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Rules and Regulations

School rules are every bit as strict as people think they are and more lax than most can imagine. There are a lot of things in Japanese junior high schools that you're not supposed to have. Students are not allowed to consume or even possess any kind of candy, cookie, or snacky treat. That includes soft drinks, fruit punch, potato chips, popcorn, bubble gum and similarly related items that American students probably wouldn't want to live without. Even if a student doesn't have these things on him, there are plenty of other things that all students carry that are on the banned list. Things like personal stereos, mp3 players, pagers, manga (comic books), and cell phones.

Tile/board games at lunch. Big no-no.
High school students gambling at a train station after class

Aside from having something from the contraband list in your backpack there are plenty of other very easy ways to get into trouble. One is to have your uniform out of order. All students wear uniforms and the public school system has a very strict set of guidelines of how the uniform is to be kept and worn. Each student has a very small book that they must carry in their pocket at all times. Printed inside the book are the school rules, as well as very accurate diagrams, including measurements, detailing how the uniforms should be worn and what length the skirts, trousers and hair must be. Despite this, each school has their own level of laxness; how far they are willing to let these rules slide. If a student's uniform goes beyond this, the teachers will take action. A skirt length is supposed to be touching the bottom of the knee, but some schools let their girl students roll up the skirts so that the hem is halfway up their thigh. At some schools baggy trousers are popular, at some ratty shoes are hip. Depends on the school.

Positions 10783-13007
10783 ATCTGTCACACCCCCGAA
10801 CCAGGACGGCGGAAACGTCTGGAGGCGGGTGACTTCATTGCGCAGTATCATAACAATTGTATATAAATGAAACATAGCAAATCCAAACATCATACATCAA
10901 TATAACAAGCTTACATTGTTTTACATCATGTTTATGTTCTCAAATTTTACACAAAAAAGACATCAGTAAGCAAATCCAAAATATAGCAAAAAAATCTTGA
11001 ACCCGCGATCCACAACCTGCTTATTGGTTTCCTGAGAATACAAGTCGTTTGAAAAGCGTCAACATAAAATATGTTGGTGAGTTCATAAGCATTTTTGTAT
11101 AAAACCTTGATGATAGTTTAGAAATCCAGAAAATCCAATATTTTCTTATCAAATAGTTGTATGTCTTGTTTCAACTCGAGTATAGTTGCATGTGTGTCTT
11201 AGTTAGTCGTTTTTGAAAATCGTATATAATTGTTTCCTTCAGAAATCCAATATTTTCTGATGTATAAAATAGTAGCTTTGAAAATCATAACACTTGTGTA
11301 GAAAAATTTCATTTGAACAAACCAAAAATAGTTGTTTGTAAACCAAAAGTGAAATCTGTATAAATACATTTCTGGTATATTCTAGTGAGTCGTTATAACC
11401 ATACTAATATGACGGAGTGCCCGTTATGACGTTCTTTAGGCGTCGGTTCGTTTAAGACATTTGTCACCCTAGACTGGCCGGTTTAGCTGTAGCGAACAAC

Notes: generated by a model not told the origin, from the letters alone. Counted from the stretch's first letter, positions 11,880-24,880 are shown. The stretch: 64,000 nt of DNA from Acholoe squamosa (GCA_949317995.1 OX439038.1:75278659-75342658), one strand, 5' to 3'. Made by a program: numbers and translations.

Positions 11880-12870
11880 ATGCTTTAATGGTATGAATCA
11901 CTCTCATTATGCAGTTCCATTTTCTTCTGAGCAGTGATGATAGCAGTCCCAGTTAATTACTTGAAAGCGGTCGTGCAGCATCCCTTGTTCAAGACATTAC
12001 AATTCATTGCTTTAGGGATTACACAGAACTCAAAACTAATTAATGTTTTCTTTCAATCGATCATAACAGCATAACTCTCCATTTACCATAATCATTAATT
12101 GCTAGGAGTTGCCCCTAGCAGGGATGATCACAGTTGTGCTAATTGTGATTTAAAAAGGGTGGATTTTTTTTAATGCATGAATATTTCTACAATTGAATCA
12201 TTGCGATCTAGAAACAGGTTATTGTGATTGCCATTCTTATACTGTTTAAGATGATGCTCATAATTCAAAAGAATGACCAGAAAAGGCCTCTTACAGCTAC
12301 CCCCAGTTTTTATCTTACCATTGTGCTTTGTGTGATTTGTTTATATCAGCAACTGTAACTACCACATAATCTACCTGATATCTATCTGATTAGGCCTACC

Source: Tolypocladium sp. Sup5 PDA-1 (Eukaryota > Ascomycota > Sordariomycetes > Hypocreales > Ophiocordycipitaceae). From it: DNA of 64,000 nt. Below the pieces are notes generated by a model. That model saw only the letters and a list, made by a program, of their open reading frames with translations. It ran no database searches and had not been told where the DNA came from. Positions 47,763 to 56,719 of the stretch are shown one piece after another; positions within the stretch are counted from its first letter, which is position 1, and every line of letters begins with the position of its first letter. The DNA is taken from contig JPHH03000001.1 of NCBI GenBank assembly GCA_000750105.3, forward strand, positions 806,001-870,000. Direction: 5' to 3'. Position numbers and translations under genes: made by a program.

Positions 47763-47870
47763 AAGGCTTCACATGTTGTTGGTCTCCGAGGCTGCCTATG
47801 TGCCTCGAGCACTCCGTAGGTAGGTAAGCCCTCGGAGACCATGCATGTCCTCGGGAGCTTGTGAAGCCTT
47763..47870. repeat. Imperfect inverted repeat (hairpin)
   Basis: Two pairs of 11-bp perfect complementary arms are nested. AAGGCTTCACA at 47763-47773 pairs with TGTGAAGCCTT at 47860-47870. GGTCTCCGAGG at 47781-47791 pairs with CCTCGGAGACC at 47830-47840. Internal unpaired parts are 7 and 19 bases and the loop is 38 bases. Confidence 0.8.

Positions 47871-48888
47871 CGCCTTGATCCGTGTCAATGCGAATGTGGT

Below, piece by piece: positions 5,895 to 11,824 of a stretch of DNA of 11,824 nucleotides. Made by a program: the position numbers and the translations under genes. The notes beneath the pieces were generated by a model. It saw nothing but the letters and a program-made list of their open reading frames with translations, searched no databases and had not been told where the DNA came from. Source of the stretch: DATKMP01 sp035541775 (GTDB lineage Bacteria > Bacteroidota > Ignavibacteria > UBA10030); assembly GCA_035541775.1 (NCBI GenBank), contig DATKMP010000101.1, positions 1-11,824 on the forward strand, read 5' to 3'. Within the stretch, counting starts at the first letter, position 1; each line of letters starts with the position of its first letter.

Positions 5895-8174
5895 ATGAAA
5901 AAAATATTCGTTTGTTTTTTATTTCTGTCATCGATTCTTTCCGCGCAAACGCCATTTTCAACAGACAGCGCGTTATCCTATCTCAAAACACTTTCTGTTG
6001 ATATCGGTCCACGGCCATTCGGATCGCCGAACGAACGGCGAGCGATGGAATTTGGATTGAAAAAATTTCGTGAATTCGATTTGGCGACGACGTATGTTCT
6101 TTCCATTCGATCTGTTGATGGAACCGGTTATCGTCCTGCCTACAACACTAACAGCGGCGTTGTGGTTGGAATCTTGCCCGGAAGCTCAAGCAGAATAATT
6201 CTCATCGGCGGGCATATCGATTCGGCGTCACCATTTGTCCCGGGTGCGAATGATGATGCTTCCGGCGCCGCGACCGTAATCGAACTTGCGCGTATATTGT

If a student breaks a school rule, the penalty is usually some form of lecture. Depending on the severity of the infraction, this could involve yelling and shouting by one or more teachers. Most times, this is done in the teachers' room. Very occasionally, teachers will strike students. This is, technically, illegal, but it's done anyway. (After one particularly bad lesson, a teacher told me that if I wanted to hit any of those students, I could.) Sometimes a parent is called and told about the misbehavior, but the parents usually don't care. Many parents these days are indifferent about how their students behave at school. They believe it is up to the teachers to regulate their behavior and don't feel any responsibility to chastise their naughty children for what goes on during school hours.
"You'd better put that manga away!"

At most of my schools, if a student dyed their hair a dark brown, the teachers probably wouldn't do anything. But if they dyed it light brown or red (a popular color), the teachers would take the student/s (occasionally they would round them up like cattle) to the teachers room where they would have their hair spray-dyed black. Then they'd probably be yelled at and then sent back to class. Legwarmer type socks are very popular with the girls, but usually wouldn't be allowed at my schools. At three of my schools if a girl came to school wearing them, she'd be immediately taken to the teachers' room to change her socks with school regulation socks. At one of my schools they would let it go for a while, then without warning, round them up and confiscate the offensive socks.

A JET-sanctioned taboo,
Natsuko tastes American
root beer for the very first time
Machiko tries to get a way with a
lighter shade of brown, but fails to
escape the watchful eye of
her homeroom teacher